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Matt McSpirit on Virtualisation, Management and Core Infrastructure

Aero vs Ubuntu - check it out!

Aero vs Ubuntu - check it out!

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Just a quick post - this video was recently forwarded on to me, and after watching it, I do have to admit, this distribution of Linux does actually look pretty funky!  I'm not sure about the 'disappearing in a puff of smoke' windows, or the wobbly windows, but the use of the cube is pretty cool, although it's not always easy to see what is on all sides of the cube, unlike with Flip 3d in the Aero Interface, which I find makes it much easier to visualise your windows.


The thing with Vista is, for me, that it isn't just about Aero - I could talk about the value until I'm blue in the face, around finding and using information, securing your data, enhancing your mobile lifestyle and easing deployment, but, I'm not so sure about this distribution of Ubuntu.  Don't get me wrong, I'm not saying it's a poor OS, not by a long way, I just don't know enough about it to comment fairly, although judging by comments on certain sites that I have read, Ubuntu looks great, but the learning curve is very steep.  I'd be interested to hear your thoughts on Ubuntu, and Vista, but don't get me wrong, I'm not trying to start some big Vista vs Linux debate - I just wanted to share my brief thoughts on another very visual OS.

The video does finish with the infamous Windows 95 blue screen, but we can just skip past that one :-)

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  • Funny. The videos of Vista are from my Vista screencasts :P

  • You'd have thought they'd have given you just a little credit :-(

  • Ubuntu is much better than Windows, and I completely disagree from your view- that It has a steep learning curve, I got some free CD's Shipped from Ubuntu (I started using it right from they had the version nicknamed Breezy) , read some ubuntu and basic linux GUI online.. and Voila!! I am an master in Ubuntu usage.. and now I prefer it to 100 incarnations of Windows ( I find it high resource guzzler and unstable system).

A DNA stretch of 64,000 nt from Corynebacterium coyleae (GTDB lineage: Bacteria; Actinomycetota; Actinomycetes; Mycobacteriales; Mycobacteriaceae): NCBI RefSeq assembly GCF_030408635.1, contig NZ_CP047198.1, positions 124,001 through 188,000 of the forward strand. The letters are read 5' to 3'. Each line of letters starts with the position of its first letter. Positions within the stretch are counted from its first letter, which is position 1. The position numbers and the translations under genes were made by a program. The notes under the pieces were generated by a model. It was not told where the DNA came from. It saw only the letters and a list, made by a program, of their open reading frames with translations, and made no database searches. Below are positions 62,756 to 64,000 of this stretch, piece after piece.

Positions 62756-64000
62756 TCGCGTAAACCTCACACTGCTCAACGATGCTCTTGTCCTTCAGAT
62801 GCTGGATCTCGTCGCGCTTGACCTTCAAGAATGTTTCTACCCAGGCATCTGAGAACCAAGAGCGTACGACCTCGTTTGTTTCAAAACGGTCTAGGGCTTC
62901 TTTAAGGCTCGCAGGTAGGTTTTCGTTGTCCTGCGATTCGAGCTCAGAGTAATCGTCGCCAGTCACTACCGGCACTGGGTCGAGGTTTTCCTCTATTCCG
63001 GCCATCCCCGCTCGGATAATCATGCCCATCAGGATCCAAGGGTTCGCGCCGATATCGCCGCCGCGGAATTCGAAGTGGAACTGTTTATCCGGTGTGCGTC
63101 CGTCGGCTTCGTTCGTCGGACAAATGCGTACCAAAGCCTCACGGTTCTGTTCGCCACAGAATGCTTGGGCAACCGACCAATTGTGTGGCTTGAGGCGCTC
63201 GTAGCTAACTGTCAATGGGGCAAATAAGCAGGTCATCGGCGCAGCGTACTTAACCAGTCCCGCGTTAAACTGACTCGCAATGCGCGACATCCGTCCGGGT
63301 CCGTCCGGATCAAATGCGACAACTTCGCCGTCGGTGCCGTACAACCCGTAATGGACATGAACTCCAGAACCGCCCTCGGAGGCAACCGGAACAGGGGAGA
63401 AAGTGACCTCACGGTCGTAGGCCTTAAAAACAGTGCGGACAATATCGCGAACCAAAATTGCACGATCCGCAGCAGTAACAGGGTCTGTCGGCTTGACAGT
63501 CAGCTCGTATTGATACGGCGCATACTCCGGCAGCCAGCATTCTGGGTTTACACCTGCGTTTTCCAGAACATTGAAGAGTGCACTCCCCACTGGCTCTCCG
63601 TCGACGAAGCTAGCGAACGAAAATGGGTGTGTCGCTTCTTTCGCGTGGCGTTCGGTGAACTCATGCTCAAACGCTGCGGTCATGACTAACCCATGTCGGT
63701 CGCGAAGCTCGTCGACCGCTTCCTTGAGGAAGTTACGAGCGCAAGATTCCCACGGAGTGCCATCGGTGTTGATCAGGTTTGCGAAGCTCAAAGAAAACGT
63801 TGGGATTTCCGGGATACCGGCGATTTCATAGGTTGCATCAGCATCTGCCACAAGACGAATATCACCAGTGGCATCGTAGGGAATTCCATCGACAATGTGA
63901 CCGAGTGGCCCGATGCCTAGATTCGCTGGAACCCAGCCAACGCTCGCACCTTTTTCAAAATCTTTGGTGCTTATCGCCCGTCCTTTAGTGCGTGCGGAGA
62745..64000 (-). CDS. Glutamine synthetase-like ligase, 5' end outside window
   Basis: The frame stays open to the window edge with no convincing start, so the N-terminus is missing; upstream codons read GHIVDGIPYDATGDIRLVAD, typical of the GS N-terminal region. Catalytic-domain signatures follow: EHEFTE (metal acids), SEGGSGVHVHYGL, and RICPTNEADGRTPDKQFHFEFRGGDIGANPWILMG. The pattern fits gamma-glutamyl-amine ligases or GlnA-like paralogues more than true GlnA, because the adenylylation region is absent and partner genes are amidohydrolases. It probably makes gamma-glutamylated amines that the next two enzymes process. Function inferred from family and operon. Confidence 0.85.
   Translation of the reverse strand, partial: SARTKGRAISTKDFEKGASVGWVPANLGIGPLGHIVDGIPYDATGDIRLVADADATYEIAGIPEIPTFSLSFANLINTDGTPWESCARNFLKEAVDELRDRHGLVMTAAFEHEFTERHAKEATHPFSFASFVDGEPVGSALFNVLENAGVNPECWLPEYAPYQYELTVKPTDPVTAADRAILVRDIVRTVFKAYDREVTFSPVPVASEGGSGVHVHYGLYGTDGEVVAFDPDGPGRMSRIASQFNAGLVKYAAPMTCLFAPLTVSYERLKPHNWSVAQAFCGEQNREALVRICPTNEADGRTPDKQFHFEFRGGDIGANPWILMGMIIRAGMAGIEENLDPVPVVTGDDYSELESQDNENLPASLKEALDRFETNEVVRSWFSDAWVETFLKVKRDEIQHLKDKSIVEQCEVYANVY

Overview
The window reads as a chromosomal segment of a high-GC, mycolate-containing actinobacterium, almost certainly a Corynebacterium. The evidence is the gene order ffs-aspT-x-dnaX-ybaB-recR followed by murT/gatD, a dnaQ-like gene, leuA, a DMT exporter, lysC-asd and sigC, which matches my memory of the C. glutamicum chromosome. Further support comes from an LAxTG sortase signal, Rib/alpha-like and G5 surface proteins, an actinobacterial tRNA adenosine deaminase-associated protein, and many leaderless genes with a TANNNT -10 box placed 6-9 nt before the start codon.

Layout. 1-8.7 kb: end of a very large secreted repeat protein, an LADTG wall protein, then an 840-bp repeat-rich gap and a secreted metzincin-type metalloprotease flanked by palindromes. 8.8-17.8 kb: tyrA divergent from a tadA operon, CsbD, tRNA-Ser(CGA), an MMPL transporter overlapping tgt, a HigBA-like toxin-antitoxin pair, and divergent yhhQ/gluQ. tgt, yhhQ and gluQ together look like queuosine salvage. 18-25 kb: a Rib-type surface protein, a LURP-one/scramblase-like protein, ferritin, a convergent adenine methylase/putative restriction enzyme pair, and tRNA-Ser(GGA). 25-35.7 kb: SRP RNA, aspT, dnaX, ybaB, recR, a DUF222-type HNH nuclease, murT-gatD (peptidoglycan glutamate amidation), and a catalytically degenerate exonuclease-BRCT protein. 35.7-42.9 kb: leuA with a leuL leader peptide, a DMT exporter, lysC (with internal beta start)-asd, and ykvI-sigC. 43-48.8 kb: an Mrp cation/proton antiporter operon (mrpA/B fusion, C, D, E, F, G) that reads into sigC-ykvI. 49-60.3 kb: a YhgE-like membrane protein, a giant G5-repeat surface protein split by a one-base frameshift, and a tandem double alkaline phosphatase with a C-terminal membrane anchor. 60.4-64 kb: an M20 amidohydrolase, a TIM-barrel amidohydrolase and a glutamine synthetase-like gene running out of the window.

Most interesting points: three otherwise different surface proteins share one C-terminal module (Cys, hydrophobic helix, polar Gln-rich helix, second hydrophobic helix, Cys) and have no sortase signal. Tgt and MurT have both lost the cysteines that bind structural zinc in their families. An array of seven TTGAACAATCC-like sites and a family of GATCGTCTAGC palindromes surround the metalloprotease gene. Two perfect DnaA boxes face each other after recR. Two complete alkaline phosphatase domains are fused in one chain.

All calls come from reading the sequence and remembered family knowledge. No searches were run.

• Hi Godwin,

    Thanks for the comment - I do appreciate your opinion, but I would disagree that Windows is a high resource guzzler and an unstable system - if you feel Windows is consuming resources, as I'm sure you are aware, you can turn off the services you don't use, and as for an unstable system, I would say that in it's current state, Windows XP, and also Windows Vista are both very stable operating systems, and given time, Vista really will set a new benchmark for stability.


  • I am a very experienced windows user who has just tried ubuntu... it does indeed have a very steep learning curve.  But the synaptic package manager seems to have everything you could need.  At this point I have spent some excess time learning how to do various things that vista does automatically.  I have had some issues with beryl (very unstable) and with other software on my moms old system.  

    Honestly it is idiotic to say it doesnt have a steep learning curve.  But i am actually enjoying it a bit.  It does feel like it requires less resources though i havent installed anything to really back that up.  And i am thinking about installing it on my new laptop to learn more on and try some eye candy.

  • Thanks for this - it's interesting to read your feedback from an experienced Windows' user's point of view.  Open Source software is making inroads, and becoming a lot more accessible to more people, hence the decision from Dell to ship some laptops with Linux.  It's always good to experiment and see how it behaves - for experienced IT users like yourself, support may not be an issue if you run into problems, as you can probably diagnose them yourself, however, for a non-IT savvy user, obtaining support on Ubuntu may prove difficult.



  • I agree, Vista is in reality a fantasitic system for the general public, I use Ubuntu/vista personally on my laptop and ubuntu servers for core services like antispam and firewall/gateway/proxy, although i can fix any issue with a little wiki/google, i really doubt that anyone with little to no t/s skills could.

    Vista is super stable, very smart in comparision to xp and no matter what anyone says, runs all the apps i ever wanted even if it wont you can just use virtual pc.. simple.

    Ubuntu is also stable, but there is no comparison to vista in general/ease of use unless you look at this eye candy, for general users and in my IT enviroment. ubuntu would make my job (it manager)much much harder, especially the backend services (no exchange etc)

    Vista will cater for 90% of the PC population, the other 8% will be dual booters like me and finally the last 1% will be the true *nix users.

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